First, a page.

As a Black woman who had two pregnancies in the Mountain West, there were many moments I felt invisible. During prenatal appointments, I never interacted with Black care providers—or even desk attendants—and I rarely saw a Black family on an in-office brochure. Each appointment I felt a familiar discomfort. I didn't realize it then, but the lack of Black images on medical materials is one of many examples of how whiteness is presented as standard. Feeling like an outsider at the doctor's office adds another layer of discomfort in a medical system that's already failing Black patients, especially those who are expectant parents.
Medical illustrator and student, Chidiebere Ibe, had this kind of discomfort in mind as he was creating his recent viral illustration showing a Black fetus in utero. The image doesn't have a description but loudly communicates that Black people deserve to see themselves reflected in medical settings.
Ibe's illustration has more than 90,000 likes, countless shares from people all over the world, and thousands of comments of overwhelming support across Instagram and Twitter. "This is beautiful! I have my master's in the states and not a single Anatomy textbook had a Black illustration in it! Netter is the only text used! I'd love to see your book distributed in the future!" wrote user @rosestellapierrelouis.
The fact that Ibe made such a small shift to a common reproductive image and that garnered such an overwhelming response demonstrates the enormity of the gap that needs to be filled. It is crucial for Black birthing people to feel seen and safe as they interact with the medical system. His illustrations are especially important as we learn more about the mistreatment that Black parents experience while seeking pregnancy and postpartum care.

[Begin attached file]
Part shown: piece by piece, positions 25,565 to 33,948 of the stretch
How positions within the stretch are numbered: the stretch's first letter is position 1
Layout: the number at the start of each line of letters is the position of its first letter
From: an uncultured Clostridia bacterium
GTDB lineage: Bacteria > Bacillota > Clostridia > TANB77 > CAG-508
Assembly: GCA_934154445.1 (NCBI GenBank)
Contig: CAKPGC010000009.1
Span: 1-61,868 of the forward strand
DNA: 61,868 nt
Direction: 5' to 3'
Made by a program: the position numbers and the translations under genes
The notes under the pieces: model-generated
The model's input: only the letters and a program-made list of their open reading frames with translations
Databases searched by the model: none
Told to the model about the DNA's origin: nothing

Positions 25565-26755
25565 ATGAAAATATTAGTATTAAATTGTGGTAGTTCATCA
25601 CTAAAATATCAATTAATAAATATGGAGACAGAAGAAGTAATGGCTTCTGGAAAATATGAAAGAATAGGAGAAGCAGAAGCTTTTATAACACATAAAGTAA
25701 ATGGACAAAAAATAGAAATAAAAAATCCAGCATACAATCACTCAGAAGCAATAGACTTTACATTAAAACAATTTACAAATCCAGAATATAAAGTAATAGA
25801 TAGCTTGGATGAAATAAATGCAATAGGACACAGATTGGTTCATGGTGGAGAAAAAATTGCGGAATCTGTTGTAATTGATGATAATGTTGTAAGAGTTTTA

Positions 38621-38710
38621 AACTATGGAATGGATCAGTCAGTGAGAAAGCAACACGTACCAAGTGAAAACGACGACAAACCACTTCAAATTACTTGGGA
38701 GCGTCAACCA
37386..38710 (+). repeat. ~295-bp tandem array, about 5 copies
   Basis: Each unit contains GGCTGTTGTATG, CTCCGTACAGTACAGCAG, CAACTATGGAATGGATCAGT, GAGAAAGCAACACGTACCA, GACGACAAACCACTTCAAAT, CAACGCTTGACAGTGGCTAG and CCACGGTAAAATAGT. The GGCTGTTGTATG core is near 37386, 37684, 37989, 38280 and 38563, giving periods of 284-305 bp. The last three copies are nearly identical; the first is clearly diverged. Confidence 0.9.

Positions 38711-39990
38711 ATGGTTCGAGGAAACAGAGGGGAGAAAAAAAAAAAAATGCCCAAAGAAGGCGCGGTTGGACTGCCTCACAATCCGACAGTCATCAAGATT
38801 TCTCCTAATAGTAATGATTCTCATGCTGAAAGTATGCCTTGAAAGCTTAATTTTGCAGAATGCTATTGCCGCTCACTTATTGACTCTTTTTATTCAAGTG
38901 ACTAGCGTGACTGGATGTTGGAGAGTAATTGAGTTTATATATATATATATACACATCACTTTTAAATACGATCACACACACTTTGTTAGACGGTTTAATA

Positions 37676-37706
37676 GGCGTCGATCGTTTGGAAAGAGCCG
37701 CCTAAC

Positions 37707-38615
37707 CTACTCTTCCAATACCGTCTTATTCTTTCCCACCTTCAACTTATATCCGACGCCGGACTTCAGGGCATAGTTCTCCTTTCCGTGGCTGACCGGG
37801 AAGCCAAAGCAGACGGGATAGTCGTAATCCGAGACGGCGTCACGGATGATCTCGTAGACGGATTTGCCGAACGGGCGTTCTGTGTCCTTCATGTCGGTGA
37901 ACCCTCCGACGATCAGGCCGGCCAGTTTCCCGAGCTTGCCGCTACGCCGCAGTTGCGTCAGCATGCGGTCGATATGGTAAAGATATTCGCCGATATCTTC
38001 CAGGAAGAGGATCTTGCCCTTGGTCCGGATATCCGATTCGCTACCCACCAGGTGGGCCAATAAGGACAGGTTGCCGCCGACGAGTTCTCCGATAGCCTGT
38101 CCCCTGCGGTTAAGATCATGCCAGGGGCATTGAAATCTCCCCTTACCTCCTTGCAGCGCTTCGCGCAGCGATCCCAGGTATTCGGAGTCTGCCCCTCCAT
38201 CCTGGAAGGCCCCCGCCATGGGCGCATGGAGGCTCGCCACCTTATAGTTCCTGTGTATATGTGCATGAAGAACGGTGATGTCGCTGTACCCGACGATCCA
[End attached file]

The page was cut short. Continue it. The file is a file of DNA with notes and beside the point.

In response to Ibe's illustration, Dr. Raven Baxter, an award-winning scientist, educator and rapper known as Dr. Raven the Science Maven, used her platform to ask, "Have you ever seen a dark-skinned Black baby inside a pregnant mother illustrated in medical texts?". The poll received 3,868 replies and nearly 97% of respondents said they had never seen a similar image.
Ibe's work provides many with their first image normalizing the Black body during pregnancy - and he's not stopping there. His Instagram has tens of illustrations, many of which show dark-skinned individuals with conditions that are rarely portrayed on nonwhite skin, including cleft lips and cleft palates and ovarian cancer.
"The underrepresentation of black skin medical illustration in medical textbooks and as tool of communication in the public health sector has brought a bridge in Doctor-Patient communication" Ibe wrote on an Instagram post in July. "My goal is to create medical illustrations of such, and this can't be done with a fair knowledge of medicine."
As more research confirms the widespread presence and life-threatening impact of bias in medicine, Ibe's illustrations normalize Black and brown bodies. They belong to patients and humans – they're not just deviations from a white standard.
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